The second argument is that equity in representation–allowing trans actors to take control of their own narratives–creates undeniable positive effects both for trans people as a population and for visual media itself. I’m almost 30 years old and the first time I had ever seen a trans man play a trans man on television was four months ago, when trans actor Alex Blue Davis’s character on Grey’s Anatomy came out as a trans man.

When I was growing up, there was almost nothing about trans people at all in media. It was awful to have had absolutely no role models to look up to as a young person, because I had no idea that something was missing. I didn’t come out as trans until I was 25, and it was because I don’t know that was an option.

And when I finally did start seeing trans representation on screen, it was either awful, cruel jokes about trans women or uncomfortable and cringe-incuding docudramas about trans men whose identities were paraded in front of uncomfortable “normal” people for laughs or pity. Can you imagine a world where the only people like you are presented to you in every piece of media you consume as disgusting or pitiful? Can you imagine what that does to your self esteem? Loving yourself in the face of an entire culture’s desire to make you into a laughing stock or object of revulsion is bitterly, bitterly hard.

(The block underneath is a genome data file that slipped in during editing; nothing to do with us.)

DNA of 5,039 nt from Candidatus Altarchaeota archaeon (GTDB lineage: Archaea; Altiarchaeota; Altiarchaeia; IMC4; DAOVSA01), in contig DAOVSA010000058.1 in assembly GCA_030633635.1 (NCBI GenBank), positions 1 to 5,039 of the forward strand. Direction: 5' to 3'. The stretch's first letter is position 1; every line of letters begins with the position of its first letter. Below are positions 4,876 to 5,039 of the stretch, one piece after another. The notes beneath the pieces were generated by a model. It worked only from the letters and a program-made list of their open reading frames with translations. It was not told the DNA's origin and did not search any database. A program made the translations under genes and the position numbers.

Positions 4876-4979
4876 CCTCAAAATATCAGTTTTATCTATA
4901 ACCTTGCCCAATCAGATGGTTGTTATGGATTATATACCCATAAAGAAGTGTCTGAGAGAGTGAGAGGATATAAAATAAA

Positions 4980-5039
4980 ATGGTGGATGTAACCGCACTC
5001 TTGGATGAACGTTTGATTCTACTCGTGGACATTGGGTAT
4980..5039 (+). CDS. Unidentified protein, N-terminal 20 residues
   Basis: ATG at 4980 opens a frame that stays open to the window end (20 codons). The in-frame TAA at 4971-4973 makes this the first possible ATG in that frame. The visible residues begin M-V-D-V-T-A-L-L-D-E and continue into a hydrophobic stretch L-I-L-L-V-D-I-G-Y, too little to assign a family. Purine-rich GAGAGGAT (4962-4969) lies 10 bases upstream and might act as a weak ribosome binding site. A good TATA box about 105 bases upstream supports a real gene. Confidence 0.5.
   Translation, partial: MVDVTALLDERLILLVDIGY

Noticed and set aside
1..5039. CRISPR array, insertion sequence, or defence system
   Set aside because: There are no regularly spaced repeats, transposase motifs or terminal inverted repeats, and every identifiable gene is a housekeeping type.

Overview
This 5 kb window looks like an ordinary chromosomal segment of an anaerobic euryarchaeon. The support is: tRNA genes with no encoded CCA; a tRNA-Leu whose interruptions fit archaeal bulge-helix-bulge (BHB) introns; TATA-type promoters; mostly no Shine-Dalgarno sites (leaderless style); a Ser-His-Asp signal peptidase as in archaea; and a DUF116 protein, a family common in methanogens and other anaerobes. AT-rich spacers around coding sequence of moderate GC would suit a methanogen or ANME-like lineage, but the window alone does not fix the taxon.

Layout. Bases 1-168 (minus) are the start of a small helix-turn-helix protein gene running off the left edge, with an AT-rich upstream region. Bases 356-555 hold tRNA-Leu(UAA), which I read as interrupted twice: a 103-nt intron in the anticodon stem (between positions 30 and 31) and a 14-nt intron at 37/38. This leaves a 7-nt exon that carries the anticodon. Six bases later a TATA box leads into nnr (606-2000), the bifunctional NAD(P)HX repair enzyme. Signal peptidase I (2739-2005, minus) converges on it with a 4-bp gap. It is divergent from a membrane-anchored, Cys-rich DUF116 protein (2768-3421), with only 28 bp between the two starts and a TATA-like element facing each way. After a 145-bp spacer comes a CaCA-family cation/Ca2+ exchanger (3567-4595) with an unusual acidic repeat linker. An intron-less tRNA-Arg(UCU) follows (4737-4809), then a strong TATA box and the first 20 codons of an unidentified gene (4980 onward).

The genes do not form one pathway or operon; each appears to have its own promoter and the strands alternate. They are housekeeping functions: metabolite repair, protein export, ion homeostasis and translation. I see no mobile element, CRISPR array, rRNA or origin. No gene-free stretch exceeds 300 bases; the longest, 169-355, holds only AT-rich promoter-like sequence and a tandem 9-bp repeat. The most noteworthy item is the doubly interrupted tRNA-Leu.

But it’s just a movie. It’s fiction.

BEA: Yes, but even fictional narratives say a great deal about the world we live in. When cisgender people portray trans people, it reinforces various harmful ideas. For example, when Jared Leto accepts an Oscar for playing a trans woman in Dallas Buyers Club, millions of viewers watch a film where a man is made up and wears a wig and a dress. They are made to believe that underneath it all, trans women are actually men, which is simply not true. (Fun fact: when people tell you their gender identity, believe them!)

If you’d like to counter and say, “Well what about Felicity Huffman in Transamerica? She’s a woman and she played a trans woman. Isn’t that affirming?”

Nope! First, because the makeup artist literally equated “trans” to “vaguely hideous,” which is hugely offensive to such a large, diverse community filled with beauty, radiance, and utter fabulousness. In doing so, Huffman was tasked with not only bringing the character to life but “playing trans,” which illustrates so many false notions cis people harbor about the way trans people look and act. Instead of making a movie about what cis people think about trans people, a trans woman could have saved them the trouble by playing the character herself.